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Friday, March 31, 2006

Spaghetti Squash with Gruyere and "Bacon"


I have a bad habit of buying squash and letting them sit around for months. I find their variety, their colors and shapes, very appealing and, when I see them in the store, I want to take them home so they can look pretty in wicker baskets in my kitchen.

So yesterday, when I came home with three large squash (two acorns and a spaghetti) and realized I already had a butternut I still hadn't used, I knew I needed to take immediate action. I chose the spaghetti squash because I'd never cooked one before.

I have to tell you the transformation of the spaghetti squash from squash to spaghetti is completely miraculous. If you haven't cooked one of these, you absolutely must try it!

Here's the two cooked halves of the squash - all I've done to the one on the right is run a fork over it and whoa - you got spaghetti!


Why does this happen? The fibers in this squash are so tough that even with extensive cooking they don't break down, thus producing the spaghetti like strands.

The spaghetti squash tastes bland on its own, but responds just like spaghetti to sauces and flavors. We had the squash two ways, with a cheesy marinara sauce and with grated gruyere and Morningstar Bacon strip crumbles. Both were delicious. I preferred the gruyere and bacon version because it had a wonderful smoky depth that was strikingly different (the marinara version was more normal and pasta-like).

Spaghetti Squash
Preheat the oven to 375. Cut the squash lengthwise and scoop out the seeds and inner strands. Spray a cookie pan with light oil and place the squash cut side down. Bake for 45 minutes. Turn the squash over, add a dab of butter, and bake for an additional 10 minutes until the flesh is tender. Allow the squash to cool.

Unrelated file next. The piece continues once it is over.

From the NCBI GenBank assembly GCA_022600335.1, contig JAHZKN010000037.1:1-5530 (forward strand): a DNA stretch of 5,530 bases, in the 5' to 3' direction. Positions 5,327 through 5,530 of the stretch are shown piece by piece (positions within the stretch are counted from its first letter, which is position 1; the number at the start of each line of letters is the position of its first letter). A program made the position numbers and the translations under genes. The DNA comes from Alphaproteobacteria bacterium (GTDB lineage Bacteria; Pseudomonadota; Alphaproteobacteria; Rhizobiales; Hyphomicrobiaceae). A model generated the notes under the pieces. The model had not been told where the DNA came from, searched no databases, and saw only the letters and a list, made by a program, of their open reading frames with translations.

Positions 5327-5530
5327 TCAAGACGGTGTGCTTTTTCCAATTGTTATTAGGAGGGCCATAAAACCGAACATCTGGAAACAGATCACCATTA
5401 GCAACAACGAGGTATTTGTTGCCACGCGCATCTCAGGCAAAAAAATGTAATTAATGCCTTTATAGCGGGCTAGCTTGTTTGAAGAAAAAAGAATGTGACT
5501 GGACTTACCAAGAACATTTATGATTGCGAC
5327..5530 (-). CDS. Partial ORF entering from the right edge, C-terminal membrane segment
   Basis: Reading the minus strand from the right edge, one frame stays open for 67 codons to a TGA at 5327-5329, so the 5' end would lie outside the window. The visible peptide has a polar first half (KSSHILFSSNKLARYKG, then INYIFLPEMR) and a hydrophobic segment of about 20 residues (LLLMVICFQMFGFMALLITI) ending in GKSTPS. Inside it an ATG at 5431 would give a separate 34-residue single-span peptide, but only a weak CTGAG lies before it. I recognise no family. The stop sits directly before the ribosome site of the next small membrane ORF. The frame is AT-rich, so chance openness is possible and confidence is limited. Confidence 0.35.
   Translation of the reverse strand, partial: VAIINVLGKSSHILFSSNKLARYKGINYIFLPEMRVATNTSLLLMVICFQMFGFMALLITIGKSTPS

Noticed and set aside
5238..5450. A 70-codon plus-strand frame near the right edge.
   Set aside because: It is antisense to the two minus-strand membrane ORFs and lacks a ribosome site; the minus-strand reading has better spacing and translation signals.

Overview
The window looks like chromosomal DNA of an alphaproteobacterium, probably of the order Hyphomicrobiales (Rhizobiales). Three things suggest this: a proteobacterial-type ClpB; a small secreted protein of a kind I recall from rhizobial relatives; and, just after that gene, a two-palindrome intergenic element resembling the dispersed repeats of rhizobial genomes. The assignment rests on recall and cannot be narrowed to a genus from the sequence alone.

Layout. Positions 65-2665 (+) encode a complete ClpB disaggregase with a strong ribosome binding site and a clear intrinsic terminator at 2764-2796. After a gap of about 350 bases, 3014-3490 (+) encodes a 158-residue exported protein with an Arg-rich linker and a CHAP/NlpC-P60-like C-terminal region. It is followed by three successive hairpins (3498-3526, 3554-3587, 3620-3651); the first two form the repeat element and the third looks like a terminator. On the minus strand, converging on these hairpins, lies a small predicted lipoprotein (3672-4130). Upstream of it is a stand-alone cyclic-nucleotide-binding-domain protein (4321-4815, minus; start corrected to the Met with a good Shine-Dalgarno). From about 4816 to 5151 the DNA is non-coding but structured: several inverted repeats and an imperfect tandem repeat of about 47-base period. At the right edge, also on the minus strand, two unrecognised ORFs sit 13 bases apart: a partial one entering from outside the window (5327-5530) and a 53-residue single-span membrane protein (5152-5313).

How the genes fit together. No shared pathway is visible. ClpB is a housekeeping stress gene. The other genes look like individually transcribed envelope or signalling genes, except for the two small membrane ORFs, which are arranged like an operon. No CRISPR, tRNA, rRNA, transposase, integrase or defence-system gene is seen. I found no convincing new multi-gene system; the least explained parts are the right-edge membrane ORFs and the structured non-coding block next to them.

Take the squash and run a fork along the flesh. The squash will miraculously turn into spaghetti!

Warm the squash with butter or olive oil and salt and pepper.

variants:
1. Add grated gruyere and top with bacon bits.
2. Serve with marinara and Parmesan or feta.

Salute!

7 Comments:

Anonymous bea at La Tartine Gourmande said...

Lovely and unusual! Thanks for a great idea!

5:29 PM  
Blogger Fran said...

Love this squash. It is so good anyway you fix it.

6:54 PM  
Blogger Catherine said...

Hi bea and fran!

I'd love to hear how others add flavor to this squash. I did try mexican flavors (avocado, cilantro, jalapenos) and it paled in comparison with these other versions.

I thought it was pretty good with just butter and S&P (but plain it was pretty bad.)

Cheers!

7:18 PM  
Blogger nosheteria said...

I too have that problem of letting squash sit around forever. I convince myself that I will use them all before spring here. But when did spring actually begin? Two weeks ago. But...your spaghetti squash looks delicious.

11:02 PM  
Blogger Kalyn said...

If you grow your own spagetti squash and pick them while they are still small and green, they are also quite delicious cooked as a vegetable, just boiled and eaten with butter, salt,and pepper. My family has been doing this for years and we are always surprised it has not caught on more.

7:32 AM  
Blogger Brendon said...

My dear wife loves spaghetti squash, and I, well, don't. It's very cool how the flesh becomes ribboned upon scraping. I like the idea of gruyere. Maybe I just need to flavor it more strongly for my taste.

4:45 PM  
Blogger Jennifer said...

I have the same "buying squash and watching it sit" habit! But this recipe makes me what to run to the store and pick up a spaghetti squash. Thanks!

9:52 PM  

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